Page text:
A recent report prepared on behalf of Sheffield City Council has established that tree density across the city is much higher than the UK average.

The report, prepared by Treeconomics, uses a sampling methodology outlined in the i-tree Eco V6 modelling tool, to provide a detailed analysis of the city’s urban forest.

It found that tree density across Sheffield is 105 trees per hectare. This is significantly higher than the average density of trees across London (53 trees/ha) and the current UK average for towns and cities (58 trees/ha). Roughly speaking, this equates to around 7 trees per person.

READ MORE: First UK city develops Urban Forest Master Plan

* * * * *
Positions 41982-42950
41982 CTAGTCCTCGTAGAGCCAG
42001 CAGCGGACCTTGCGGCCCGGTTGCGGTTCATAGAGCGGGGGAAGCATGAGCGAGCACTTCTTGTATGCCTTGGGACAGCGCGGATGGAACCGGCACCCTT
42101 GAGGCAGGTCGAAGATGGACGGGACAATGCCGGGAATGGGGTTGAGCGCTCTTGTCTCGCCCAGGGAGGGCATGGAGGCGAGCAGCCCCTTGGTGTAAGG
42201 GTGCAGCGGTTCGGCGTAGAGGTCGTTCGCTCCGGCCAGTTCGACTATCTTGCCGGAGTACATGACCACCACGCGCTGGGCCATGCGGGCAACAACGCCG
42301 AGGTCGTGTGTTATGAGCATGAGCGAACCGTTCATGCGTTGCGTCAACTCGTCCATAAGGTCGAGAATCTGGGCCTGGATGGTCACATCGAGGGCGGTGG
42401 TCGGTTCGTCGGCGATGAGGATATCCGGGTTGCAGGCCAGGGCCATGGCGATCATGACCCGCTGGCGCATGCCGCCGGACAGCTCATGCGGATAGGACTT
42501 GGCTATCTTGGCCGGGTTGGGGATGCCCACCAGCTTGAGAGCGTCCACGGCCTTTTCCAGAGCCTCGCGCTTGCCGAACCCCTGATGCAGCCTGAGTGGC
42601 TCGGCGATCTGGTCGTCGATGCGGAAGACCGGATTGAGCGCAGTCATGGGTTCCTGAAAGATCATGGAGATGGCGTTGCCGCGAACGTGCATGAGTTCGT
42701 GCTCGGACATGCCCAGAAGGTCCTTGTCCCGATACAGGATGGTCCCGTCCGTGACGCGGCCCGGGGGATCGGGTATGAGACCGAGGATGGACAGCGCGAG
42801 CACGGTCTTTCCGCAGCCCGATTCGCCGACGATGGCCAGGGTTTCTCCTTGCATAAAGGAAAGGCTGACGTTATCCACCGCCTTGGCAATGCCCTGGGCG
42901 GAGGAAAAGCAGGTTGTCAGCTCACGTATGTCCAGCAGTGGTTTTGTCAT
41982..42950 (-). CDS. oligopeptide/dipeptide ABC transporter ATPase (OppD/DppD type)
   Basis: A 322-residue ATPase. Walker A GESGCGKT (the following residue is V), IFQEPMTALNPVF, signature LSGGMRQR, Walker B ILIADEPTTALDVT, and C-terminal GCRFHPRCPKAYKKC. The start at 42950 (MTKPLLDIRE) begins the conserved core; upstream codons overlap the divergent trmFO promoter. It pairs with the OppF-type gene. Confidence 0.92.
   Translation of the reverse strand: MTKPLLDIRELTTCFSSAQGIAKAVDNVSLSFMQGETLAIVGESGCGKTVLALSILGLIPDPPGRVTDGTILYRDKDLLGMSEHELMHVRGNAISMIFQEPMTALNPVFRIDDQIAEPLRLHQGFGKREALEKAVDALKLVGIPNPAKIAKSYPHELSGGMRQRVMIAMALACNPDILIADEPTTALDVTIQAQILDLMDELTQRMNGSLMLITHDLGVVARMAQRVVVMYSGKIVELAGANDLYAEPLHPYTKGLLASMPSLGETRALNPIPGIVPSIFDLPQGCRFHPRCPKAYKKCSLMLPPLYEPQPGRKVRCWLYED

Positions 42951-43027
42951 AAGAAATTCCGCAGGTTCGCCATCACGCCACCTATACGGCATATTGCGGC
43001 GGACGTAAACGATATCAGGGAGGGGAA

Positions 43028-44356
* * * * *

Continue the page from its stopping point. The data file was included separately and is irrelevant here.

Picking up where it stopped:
Across Sheffield there are an estimated 3,863,630 trees over 7 cm stem diameter. The trees that make up this urban forest are situated on both public and private property. Across the whole survey area, the report estimates that around 60 per cent of trees are in public ownership and 39 per cent in private ownership. By comparison, a similar study in Greater London was 43 per cent public and 57 per cent private ownership.

The report also found that Sheffield’s trees alleviate 520,199 m³ of storm water per year.

Kenton Rogers, co-founder of Treeconomics, commented: “This kind of data is crucial to inform management decisions around urban trees – with better data we can make better choices.”

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